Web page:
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Israel's Labor Party and The Settlements

Israel's Labor Party and the Settlements: 1967- 1977

Support for settlement construction increased substantially when the Likud Party came to power in 1977. However the Labor Party, which had led the Israeli government from the country's birth and continued to lead for the decade following the 1967 war, was not altogether innocent. They were seeking a solution to the settlement issue, and at the same time, gave quiet support to settlement construction by providing some basic infrastructure.

Levi Eshkol , the Prime Minister during the Six Day War, tried to use the newly acquired territories as bargaining chips. Former Prime Minister Shimon Perez writes, "The Eshkol government suggested to trade land for peace in all three fronts, but without a response from the Arab side."

Arie (Hebrew for "lion") Lova Eliav was a high ranking cabinet official in the government of Levi Eshkol with a promising political future. He said:

"After the war, I asked Eshkol -- I said I'm no Middle East expert, but there's something new here, something unknown. I want to get to know these areas, and the people who live in them."

After six months of crisscrossing the Palestininian territories, visiting all the towns, villages and refugee camps, Eliav told Eshkol:

" .. there's a people there, a national movement with its own institutions, its own heroes. I suggested that I, with my experience in planning and development, would take care first of all of the refugees."

Elilav believed the Palestinians would become a hotbed of misery and extremism, so he proposed going into the territories with teams, including Palestinians, "to set up housing and proper professional education, there, in the West Bank and Gaza -- to do our best, and show what Israel can do."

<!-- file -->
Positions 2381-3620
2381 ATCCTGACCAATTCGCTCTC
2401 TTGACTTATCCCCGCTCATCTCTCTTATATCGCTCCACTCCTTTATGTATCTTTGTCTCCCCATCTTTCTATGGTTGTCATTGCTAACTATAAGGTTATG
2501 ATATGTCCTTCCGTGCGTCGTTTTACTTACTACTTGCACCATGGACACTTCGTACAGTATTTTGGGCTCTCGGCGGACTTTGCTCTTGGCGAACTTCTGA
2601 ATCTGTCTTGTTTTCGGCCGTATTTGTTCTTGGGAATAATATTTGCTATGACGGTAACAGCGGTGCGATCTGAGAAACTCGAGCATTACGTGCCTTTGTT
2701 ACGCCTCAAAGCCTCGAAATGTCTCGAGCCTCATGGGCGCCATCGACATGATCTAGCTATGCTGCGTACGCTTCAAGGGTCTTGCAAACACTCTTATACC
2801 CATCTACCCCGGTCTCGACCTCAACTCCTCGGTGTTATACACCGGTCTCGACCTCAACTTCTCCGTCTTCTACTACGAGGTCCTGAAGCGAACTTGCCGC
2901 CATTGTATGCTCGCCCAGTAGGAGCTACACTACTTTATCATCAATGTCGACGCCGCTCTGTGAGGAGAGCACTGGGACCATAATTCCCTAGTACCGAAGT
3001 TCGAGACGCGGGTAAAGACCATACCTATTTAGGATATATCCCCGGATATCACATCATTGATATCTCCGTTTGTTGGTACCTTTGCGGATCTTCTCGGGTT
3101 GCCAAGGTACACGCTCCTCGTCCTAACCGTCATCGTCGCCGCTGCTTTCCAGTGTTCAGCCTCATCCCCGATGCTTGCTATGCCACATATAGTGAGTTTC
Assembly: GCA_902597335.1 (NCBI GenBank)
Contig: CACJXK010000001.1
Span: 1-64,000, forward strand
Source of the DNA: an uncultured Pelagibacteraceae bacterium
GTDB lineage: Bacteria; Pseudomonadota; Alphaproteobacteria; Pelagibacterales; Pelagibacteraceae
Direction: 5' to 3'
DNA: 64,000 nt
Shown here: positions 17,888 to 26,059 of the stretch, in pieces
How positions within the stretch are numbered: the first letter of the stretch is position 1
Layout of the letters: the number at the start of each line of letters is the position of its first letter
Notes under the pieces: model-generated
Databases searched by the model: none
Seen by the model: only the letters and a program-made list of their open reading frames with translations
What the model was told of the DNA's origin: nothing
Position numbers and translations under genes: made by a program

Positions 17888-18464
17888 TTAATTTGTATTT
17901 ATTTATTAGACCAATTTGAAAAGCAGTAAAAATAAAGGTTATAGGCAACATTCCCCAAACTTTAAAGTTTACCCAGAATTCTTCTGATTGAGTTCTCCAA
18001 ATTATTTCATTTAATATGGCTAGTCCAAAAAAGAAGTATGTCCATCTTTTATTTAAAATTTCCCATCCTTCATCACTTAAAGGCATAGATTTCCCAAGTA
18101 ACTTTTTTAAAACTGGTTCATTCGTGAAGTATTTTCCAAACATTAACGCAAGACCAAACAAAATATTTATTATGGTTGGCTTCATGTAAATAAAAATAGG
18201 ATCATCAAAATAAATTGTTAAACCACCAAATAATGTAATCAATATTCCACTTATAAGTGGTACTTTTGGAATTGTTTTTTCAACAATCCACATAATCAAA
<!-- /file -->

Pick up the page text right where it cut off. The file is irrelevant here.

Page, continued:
From the Jerusalem Report:

In 1968, Eliav wrote a radical pamphlet called "New Targets for Israel." In it, he urged Israel to view the newly won territories as a surety for peace and security, not as an object for annexation. He demanded that the Palestinians be recognized as a national movement and the core of Israel's problems. Like the refugees, the pamphlet attracted little notice.

Eshkol died in 1969, and was succeeded by Golda Meir who ignored Eliav's pamphlet. Golda Meir was stunned when she read an interview with Eliav in Time magazine. The man who was her protege, the man expected to succeed Golda Meir as Prime Minister, fell from political grace.

Golda Meir was confronted, once again, with Israel's vulnerability in 1973 when Israel was caught off guard. The 1973 war, also called the Yom Kippur War, or Ramadan War, took Israel by surprise. It lasted for three weeks with thousands of casualties on both sides. The image of an invincible Israeli army from the 1967 war was shattered.

In 1973 and 1974 disputes over the blame for Israel's unpreparedness for the Yom Kippur War led to demands for new leadership and Golda Meir resigned in 1974. The war was a reminder of a fragile reality -- Israel, at its pre-1967 narrowest point, was a mere nine miles wide. The country could be too easily cut in half.

Itzhak Rabin became the next Prime Minister. With American mediation, disengagement agreements were signed with Egypt and Syria (1974), followed by an interim agreement with Egypt in 1975.

In 1992 he was once again elected Prime Minister. He played a leading role in the signing of the Oslo peace accords, Oslowhich created the Palestinian Authority and granted it partial control over parts of the Gaza Strip and West Bank. During this term of office, Rabin also oversaw the signing of a peace accord with Jordan. Rabin was awarded the 1994 Nobel Peace Prize, along with Yasser Arafat and Shimon Peres for the signing of the Oslo Accords.

But while working for peace, according to the French newspaper, Le Monde, the Rabin government cooperated with the Ma'aleh Adumim municipality in drafting an expansion plan. Ma'aleh Adumimt now the largest settlement with 25,000 residents, is a short drive east of Jerusalem.

A more recent Labor Party Prime Minister, Ehud Barak, was elected to work for an Israeli-Palestinian peace. While he and Palestinian leader Yassir Arafat were meeting with President Bill Clinton, Barak paid a visit to Maale Adumim where he pledged that the settlement would remain under Israeli sovereignty in any final status agreement.

It should be noted that Arafat responded to the peace talks by releasing violent prisoners and encouraging the infitada, or terrorist attacks against Israelis, to begin.

 

 

Last updated: January-2005